How Does Intensive Exercise Affect Women With Breast Cancer.

Being that breast cancer is still one of the largest causes of death amongst women in the U.S. and elsewhere solutions  are always being looked for to alleviate symptoms.  A study of the effects of exercise on fatigue, physical functioning, and emotional distress during radiation therapy for breast cancer have had some interesting and encouraging results.
V. Mock  et al from the Johns Hopkins Hospital in Baltimore, USA. conducted a published clinical trial to test a hypothesis that women who participate in a walking exercise program during radiation therapy treatment for breast cancer would show more adaptive responses by evidencing  higher levels of physical functioning as well as lower levels of symptom intensity than women who did not participate.
 Two groups were created  and results would be gleaned from a pretest and a post test. The testing departments  came from two university teaching hospital outpatient radiation therapy departments.  Forty six women began a six-week program of radiation therapy for early stage breast cancer.
After random assignment, subjects in the exercise group maintained an individualized, home-based, self-paced,  walking exercise program throughout the treatment while the control group received usual care.  Variables were measured before and at the end of radiation therapy. Also, symptoms were assessed at the end of three weeks of treatment.
The  variables were: Participating in the walking exercise program, physical  fatigue, emotional distress, and difficulty with sleeping.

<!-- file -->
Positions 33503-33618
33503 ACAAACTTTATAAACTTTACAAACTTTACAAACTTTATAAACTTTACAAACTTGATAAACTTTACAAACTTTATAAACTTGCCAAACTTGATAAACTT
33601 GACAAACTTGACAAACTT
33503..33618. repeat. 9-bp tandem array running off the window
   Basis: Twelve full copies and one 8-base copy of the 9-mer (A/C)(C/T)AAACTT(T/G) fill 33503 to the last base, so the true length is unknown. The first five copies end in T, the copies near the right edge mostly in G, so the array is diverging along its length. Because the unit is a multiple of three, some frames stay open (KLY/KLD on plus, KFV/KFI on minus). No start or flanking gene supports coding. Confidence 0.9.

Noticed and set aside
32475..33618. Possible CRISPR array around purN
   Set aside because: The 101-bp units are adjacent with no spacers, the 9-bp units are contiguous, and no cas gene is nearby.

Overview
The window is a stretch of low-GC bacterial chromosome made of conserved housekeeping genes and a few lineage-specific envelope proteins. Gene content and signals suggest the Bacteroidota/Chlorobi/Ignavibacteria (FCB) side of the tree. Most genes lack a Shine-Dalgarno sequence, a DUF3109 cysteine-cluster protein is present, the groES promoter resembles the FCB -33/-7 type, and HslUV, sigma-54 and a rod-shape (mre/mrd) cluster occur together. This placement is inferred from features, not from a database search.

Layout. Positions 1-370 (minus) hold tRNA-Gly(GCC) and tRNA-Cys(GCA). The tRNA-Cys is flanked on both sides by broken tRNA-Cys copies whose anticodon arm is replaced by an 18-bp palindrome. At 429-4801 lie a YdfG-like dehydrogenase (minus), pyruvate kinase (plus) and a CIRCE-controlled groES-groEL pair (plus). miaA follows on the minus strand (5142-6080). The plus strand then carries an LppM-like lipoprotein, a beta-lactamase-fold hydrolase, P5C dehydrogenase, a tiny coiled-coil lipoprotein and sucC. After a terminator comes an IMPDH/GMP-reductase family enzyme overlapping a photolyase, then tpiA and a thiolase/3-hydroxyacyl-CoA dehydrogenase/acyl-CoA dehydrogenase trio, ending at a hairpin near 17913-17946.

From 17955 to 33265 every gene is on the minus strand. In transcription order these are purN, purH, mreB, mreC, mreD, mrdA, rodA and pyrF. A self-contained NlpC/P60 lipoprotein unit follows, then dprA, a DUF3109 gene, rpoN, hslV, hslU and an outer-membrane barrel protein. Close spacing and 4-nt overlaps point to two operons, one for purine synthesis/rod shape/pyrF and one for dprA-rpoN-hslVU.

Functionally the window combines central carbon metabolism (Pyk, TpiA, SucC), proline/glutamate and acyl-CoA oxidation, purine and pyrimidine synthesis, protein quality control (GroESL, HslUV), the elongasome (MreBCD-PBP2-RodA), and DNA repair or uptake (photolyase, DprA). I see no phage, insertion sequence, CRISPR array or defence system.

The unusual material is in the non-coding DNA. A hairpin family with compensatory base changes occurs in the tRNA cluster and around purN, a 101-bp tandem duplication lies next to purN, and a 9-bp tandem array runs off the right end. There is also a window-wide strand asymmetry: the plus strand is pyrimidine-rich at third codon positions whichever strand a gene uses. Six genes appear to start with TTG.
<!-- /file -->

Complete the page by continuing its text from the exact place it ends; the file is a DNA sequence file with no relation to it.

The exercise group scored significantly higher than the usual care group on physical functioning  and symptom intensity, particularly anxiety, fatigue,  and difficulty with sleeping. Fatigue was the most frequent and intense subjective symptom that was reported.
The conclusion that the researchers came to was that a self-paced, home-based walking exercise program can help manage symptoms and improve physical functioning during radiation therapy.
Further implications are that monitored exercise is an effective, convenient, and low-cost self-care activity that reduces symptoms and allows adaptation to breast cancer diagnosis and treatment.
The TUTOR system which includes the HANDTUTOR, ARMTUTOR, LEGTUTOR and 3DTUTOR have been designed to afford patients with a variety of limb movement dysfunction that can be caused after orthopedic surgery. The TUTORs are ergonomically designed gloves and braces that are placed on the appropriate limb and with special sensors are connected to dedicated and exclusive software. Physical and occupational therapists monitor the progress of the patient as he ”plays” certain games. The therapists then record and evaluate this information and design a customized exercise program for that patient.
The TUTORs are currently part of the physical therapy solution in leading U.S. and European hospitals and are fully certified by the FDA and CE. They are available for children as well as adults, are very cost effective and can be used in the patient’s home through telerehabilitation. See WWW.MEDITOUCH.CO.IL for further information.
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